Because of all this, there was no single event that created the St. Croix River and its valley as it is known today. The river itself has evolved over the past ten or twenty millennia, its course wandering across the landscape, its water constantly cutting down into soft rock. It is alive today, still slowly but steadily carving its course, change its only constant.

This particular chapter in geologic history is a prime example of the irregularities of ice sheets. About 16,000 years ago, a lobe of ice that was pushing south through Minnesota sent out an offshoot that advanced northeast, ultimately stopping near Grantsburg, Wis. Here, where a glacier had come from the south, the ice dam trapped water melting off to the north.

“It’s kind of overwhelming, the sheer amount of things that are affecting this river in such a short amount of time,” Delikowski says. “It’s part of what’s so beautiful and fascinating about the river.”

As the ice pressed and shifted against the nascent St. Croix Valley, water started to leak south. As it carved down through the bedrock, the flow grew. As the ice retreated, water so powerful it carried boulders crashed through and sculpted the flat valley where the villages of Osceola and Dresser sit today. Eventually, the water slowed and slackened, and carried only sand and silt. And then, it stopped flowing altogether.

The different types of sediment found in different parts of the St. Croix Valley speak to these varying events. Drilling down into the ground, below the topsoil, one might encounter the silt or clay of an old lake bottom, the sand of a slow-moving stream, the cobble of a large creek, or the boulders of a glacial meltwater river.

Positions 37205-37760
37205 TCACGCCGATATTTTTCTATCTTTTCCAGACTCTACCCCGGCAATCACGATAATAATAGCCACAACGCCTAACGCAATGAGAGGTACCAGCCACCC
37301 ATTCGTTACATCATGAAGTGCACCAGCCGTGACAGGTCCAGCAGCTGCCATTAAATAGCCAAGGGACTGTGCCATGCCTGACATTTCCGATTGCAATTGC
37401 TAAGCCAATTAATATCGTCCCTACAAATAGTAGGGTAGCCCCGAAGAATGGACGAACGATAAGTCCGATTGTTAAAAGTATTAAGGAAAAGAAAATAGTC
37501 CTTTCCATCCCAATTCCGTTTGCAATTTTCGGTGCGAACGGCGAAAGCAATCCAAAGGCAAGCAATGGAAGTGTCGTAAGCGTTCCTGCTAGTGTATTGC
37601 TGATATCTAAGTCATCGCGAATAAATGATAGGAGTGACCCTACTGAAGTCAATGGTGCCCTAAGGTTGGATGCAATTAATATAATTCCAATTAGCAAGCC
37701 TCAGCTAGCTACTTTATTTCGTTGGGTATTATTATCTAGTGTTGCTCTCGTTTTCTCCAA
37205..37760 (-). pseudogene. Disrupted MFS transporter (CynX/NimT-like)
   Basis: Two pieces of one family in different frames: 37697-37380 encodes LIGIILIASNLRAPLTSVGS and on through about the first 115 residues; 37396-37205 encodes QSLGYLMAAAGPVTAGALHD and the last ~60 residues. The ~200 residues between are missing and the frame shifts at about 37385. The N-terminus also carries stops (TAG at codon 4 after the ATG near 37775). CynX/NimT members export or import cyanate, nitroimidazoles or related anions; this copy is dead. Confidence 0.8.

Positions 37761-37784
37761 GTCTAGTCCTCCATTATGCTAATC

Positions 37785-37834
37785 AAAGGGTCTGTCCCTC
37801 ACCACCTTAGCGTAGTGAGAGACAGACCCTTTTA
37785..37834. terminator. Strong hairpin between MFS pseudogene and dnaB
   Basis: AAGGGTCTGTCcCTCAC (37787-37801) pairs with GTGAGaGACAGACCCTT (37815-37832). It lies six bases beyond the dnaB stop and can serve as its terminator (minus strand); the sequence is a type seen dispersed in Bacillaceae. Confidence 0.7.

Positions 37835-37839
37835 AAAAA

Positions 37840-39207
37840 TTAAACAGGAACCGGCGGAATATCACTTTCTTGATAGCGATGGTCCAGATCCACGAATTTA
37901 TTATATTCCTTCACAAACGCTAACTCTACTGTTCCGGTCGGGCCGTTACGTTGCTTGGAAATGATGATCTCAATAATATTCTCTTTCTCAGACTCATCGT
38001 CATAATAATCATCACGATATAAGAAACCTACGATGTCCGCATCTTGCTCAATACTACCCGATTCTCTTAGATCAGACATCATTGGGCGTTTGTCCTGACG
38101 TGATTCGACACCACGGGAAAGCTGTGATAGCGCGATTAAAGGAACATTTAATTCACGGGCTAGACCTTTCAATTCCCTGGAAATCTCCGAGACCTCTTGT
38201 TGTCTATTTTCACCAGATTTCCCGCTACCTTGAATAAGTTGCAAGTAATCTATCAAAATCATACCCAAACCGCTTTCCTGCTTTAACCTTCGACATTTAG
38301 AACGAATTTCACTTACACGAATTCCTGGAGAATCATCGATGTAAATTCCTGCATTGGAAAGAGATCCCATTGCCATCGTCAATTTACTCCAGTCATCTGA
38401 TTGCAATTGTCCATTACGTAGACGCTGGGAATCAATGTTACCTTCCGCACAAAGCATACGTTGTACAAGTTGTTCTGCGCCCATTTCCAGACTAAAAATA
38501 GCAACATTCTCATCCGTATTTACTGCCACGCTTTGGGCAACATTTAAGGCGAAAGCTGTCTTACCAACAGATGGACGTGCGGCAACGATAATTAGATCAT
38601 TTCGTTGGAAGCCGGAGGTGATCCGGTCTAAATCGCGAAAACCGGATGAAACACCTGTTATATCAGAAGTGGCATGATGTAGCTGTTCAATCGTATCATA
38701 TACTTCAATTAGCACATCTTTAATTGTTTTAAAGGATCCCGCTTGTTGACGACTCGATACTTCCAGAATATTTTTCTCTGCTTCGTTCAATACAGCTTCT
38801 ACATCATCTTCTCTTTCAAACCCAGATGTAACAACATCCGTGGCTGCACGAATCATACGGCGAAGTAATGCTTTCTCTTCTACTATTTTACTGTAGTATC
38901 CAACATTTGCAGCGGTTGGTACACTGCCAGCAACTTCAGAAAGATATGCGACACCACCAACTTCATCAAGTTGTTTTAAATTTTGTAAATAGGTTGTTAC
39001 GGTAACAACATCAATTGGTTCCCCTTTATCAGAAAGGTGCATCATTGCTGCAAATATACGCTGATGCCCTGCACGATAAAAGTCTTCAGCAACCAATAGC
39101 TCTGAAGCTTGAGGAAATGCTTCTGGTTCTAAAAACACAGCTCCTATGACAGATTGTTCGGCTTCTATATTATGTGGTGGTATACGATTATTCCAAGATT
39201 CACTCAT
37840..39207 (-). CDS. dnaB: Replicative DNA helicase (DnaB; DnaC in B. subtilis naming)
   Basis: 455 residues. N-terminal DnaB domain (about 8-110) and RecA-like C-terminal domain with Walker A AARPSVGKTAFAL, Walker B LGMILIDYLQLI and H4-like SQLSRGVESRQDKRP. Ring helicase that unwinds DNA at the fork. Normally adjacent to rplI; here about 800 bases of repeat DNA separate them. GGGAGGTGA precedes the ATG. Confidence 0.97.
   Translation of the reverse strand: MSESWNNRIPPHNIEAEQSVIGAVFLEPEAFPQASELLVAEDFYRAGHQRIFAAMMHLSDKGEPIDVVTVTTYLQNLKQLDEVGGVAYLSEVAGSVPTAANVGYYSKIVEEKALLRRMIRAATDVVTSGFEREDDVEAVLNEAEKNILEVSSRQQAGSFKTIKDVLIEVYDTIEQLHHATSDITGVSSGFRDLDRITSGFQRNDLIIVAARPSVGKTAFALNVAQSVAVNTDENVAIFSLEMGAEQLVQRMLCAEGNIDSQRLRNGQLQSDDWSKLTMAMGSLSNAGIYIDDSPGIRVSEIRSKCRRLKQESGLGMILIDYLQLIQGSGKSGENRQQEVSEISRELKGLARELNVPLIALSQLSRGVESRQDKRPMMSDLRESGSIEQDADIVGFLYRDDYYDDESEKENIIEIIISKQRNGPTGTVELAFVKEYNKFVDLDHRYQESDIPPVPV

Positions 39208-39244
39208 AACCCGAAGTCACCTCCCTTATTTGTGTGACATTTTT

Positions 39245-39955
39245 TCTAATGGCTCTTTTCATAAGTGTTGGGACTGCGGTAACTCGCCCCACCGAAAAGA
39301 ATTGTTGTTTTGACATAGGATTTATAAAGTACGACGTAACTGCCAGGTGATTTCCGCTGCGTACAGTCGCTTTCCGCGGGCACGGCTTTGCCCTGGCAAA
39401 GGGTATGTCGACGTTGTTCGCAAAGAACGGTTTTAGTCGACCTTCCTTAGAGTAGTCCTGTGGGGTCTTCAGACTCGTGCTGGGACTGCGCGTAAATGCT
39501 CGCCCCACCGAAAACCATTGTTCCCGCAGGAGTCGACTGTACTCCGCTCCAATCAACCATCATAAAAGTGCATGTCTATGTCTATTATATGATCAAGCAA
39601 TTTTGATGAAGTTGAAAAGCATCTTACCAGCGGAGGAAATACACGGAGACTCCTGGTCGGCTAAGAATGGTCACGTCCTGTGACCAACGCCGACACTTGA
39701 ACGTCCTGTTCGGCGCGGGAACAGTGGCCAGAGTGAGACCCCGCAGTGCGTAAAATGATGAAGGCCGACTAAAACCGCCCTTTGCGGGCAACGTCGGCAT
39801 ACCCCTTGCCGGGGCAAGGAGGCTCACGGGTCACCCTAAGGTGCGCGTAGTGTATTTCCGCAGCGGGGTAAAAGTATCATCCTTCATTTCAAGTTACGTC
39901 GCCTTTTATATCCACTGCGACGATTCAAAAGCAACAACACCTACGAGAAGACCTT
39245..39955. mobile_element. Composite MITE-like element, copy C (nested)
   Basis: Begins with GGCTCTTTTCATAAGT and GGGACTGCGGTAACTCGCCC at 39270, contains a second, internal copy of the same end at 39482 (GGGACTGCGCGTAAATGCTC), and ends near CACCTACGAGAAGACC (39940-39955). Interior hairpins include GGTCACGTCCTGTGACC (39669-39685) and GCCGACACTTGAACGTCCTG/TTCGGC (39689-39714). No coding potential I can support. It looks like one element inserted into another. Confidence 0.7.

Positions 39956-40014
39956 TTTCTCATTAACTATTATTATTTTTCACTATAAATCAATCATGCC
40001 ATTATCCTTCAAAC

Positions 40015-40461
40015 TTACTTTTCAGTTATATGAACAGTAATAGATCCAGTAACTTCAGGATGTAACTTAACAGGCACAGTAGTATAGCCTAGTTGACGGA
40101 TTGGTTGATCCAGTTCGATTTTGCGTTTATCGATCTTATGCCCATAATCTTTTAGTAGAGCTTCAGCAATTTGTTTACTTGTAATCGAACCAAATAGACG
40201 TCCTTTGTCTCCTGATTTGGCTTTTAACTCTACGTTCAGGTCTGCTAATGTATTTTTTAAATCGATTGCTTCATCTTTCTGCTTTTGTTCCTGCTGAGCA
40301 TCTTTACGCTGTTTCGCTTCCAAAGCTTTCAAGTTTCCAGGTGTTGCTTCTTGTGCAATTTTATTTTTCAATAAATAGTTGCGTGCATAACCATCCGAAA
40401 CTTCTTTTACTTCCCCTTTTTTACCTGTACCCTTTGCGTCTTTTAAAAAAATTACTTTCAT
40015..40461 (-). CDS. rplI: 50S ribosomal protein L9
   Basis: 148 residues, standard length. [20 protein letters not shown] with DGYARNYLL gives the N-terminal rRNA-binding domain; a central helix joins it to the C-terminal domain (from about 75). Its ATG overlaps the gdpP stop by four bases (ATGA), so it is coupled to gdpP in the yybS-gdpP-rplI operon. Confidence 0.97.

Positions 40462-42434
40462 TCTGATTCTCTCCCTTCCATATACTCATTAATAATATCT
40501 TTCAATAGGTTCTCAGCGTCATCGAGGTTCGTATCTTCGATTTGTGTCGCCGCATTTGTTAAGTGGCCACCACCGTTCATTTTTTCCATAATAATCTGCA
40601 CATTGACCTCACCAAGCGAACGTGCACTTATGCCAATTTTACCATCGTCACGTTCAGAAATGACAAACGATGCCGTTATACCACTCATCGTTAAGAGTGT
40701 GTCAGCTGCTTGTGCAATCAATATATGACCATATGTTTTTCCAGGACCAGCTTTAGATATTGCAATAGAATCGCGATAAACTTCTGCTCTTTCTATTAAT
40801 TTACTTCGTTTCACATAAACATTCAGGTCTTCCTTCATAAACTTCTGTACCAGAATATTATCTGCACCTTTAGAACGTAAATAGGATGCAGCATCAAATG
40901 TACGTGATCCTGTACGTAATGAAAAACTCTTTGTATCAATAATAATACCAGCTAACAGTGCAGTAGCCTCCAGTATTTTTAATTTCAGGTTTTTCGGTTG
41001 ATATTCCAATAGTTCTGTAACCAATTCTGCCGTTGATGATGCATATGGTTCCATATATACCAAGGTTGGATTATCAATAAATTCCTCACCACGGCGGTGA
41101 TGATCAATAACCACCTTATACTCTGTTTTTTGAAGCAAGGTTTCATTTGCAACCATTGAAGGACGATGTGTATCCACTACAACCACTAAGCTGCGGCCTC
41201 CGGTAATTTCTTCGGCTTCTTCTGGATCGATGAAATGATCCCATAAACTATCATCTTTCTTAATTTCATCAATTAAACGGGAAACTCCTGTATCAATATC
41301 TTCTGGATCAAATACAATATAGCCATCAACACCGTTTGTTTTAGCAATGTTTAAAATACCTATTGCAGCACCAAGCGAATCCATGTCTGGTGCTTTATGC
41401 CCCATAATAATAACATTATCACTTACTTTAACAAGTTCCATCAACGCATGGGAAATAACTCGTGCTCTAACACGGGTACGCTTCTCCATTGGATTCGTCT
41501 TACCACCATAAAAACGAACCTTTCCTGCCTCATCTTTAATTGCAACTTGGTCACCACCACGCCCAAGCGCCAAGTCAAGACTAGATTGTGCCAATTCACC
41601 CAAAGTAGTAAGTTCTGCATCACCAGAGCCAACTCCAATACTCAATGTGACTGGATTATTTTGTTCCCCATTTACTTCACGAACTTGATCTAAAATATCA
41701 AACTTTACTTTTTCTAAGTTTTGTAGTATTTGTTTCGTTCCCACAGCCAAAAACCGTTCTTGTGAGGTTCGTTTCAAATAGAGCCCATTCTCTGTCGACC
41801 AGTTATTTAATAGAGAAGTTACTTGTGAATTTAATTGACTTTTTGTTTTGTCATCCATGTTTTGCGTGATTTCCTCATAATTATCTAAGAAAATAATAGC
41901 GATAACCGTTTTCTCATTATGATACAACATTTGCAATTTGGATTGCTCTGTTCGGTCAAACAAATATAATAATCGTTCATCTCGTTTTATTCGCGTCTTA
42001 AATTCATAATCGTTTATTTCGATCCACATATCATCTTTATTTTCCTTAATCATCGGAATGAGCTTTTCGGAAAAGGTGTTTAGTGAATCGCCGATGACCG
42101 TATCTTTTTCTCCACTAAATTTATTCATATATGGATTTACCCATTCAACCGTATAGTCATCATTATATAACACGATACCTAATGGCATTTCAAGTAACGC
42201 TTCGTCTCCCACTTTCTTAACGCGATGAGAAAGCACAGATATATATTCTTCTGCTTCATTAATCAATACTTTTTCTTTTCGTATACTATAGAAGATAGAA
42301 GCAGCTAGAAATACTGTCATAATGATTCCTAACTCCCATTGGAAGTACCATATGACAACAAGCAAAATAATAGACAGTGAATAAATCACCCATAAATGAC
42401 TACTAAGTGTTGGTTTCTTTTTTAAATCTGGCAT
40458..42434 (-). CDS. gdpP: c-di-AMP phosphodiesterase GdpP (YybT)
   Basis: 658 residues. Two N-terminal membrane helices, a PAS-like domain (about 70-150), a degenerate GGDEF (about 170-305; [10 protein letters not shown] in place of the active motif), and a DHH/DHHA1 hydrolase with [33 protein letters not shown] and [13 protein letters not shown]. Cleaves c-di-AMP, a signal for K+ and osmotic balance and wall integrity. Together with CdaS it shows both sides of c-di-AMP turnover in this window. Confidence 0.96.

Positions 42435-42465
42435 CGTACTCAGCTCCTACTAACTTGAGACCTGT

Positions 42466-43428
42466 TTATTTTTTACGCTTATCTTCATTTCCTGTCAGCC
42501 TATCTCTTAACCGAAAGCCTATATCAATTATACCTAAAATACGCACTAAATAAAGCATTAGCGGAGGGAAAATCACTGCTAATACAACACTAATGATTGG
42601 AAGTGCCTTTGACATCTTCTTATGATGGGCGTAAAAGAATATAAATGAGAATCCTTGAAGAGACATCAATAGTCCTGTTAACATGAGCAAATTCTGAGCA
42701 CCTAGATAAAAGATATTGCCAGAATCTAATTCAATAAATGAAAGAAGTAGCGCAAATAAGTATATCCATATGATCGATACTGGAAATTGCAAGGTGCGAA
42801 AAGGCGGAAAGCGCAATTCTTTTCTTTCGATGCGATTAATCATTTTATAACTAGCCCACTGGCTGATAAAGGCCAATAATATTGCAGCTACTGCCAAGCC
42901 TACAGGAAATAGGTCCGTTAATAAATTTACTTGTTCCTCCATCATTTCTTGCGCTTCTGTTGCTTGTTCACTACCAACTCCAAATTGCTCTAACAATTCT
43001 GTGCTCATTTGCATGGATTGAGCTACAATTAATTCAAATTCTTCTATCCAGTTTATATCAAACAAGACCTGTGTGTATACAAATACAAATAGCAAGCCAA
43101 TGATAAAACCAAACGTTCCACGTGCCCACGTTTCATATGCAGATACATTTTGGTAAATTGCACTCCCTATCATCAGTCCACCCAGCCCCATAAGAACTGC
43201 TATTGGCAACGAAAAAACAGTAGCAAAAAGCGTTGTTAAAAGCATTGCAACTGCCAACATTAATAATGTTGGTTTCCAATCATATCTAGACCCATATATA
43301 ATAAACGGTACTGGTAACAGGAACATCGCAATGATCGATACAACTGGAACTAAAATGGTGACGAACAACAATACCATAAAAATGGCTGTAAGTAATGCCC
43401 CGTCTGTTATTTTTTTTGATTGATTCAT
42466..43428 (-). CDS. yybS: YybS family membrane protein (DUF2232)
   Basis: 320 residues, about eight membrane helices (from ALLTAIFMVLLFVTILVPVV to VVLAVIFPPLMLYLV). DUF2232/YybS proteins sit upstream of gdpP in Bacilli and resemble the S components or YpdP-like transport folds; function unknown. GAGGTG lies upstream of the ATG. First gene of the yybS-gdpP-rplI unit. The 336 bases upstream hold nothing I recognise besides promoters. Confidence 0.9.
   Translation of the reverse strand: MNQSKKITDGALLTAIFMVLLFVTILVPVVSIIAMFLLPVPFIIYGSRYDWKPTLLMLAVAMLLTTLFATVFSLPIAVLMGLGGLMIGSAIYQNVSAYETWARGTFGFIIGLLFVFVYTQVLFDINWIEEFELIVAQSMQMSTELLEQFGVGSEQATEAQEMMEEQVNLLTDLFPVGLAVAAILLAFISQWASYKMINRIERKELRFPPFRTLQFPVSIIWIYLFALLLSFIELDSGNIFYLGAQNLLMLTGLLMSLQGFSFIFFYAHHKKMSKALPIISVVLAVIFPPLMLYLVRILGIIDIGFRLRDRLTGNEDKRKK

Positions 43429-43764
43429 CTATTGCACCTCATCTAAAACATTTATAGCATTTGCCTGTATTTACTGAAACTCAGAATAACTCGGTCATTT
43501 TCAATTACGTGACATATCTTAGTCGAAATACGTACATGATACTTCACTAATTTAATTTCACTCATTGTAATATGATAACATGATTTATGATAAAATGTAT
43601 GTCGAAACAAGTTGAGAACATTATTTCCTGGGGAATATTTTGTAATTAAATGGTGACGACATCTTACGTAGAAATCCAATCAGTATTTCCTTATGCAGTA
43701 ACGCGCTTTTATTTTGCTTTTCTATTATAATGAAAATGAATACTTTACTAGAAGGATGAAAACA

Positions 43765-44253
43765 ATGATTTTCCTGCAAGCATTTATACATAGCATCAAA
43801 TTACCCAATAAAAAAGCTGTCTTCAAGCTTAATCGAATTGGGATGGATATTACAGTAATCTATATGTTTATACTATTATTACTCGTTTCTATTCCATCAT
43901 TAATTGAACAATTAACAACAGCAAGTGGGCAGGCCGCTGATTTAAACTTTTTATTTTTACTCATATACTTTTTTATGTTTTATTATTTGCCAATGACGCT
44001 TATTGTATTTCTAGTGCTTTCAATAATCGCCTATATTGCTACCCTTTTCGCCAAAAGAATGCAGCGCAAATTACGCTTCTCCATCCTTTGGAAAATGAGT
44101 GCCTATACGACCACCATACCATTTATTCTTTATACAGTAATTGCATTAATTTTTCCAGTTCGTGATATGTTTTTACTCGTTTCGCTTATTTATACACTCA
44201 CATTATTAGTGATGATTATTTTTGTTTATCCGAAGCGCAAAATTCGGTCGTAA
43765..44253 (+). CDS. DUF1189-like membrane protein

A trap rock quarry has operated in Dresser for more than a century. It happens to be located where Delikowski theorizes there may once have been a mighty waterfall at the outlet of Glacial Lake Granstburg. There is a good chance it’s an ideal place to mine billion-year-old basalt because other material on top had been washed away by the meltwater.

“We think that this spillway is the outlet of Glacial Lake Grantsburg,” Delikowski says. “There’s so little sediment here that it makes this a perfect area for them to mine out that trap rock.”

The Osceola Bench, the outlet of Glacial Lake Grantsburg, is only a few miles from the St. Croix Dalles, which was also carved by glacial melt. When waters came rushing south from Lake Superior and hit the exposed basalt created by long-ago lava flows, it smashed open a passage through the rock and swirled stones so powerfully that it drilled deep “potholes” in the rock, which are now a popular attraction at Interstate Park.

Based on Delikowski’s research and other geologic evidence, it now appears the Dalles were formed a couple thousand years after meltwater from Glacial Lake Grantsburg and other events started carving the lower St. Croix Valley. In fact, he has also found evidence how the later flows carved into the pre-existing formations of the Osceola Bench.

Delikowski is currently wrapping up his thesis, when he will formally present his full findings. As he does so, more answers will emerge about the complicated glacial events that created the St. Croix Valley as it is known today.


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5 responses to “Geologists uncover new clues about how glaciers shaped the St. Croix Valley”

  1. Mark Hove Avatar
    Mark Hove


  2. Jeff Rivard Avatar
    Jeff Rivard

    This is extremely good work. I hope he will do a presentation of it someday. We drive by these geological features every day, without thinking about how they were formed.

  3. Jeff Willius Avatar

    Fascinating story! I’ll stay tuned for further discoveries.

  4. Matthew Mraz Avatar
    Matthew Mraz

    I am eager to learn about Delikowski’s findings. These results will serve as a foundation for future researchers to build upon.

  5. KateC Avatar

    Wow! I’ve long known that massive amounts of glacial meltwater created the Dalles at Taylor’s Falls, but fascinating to learn of the other ancient river channels and an explanation of “the bench.” Thanks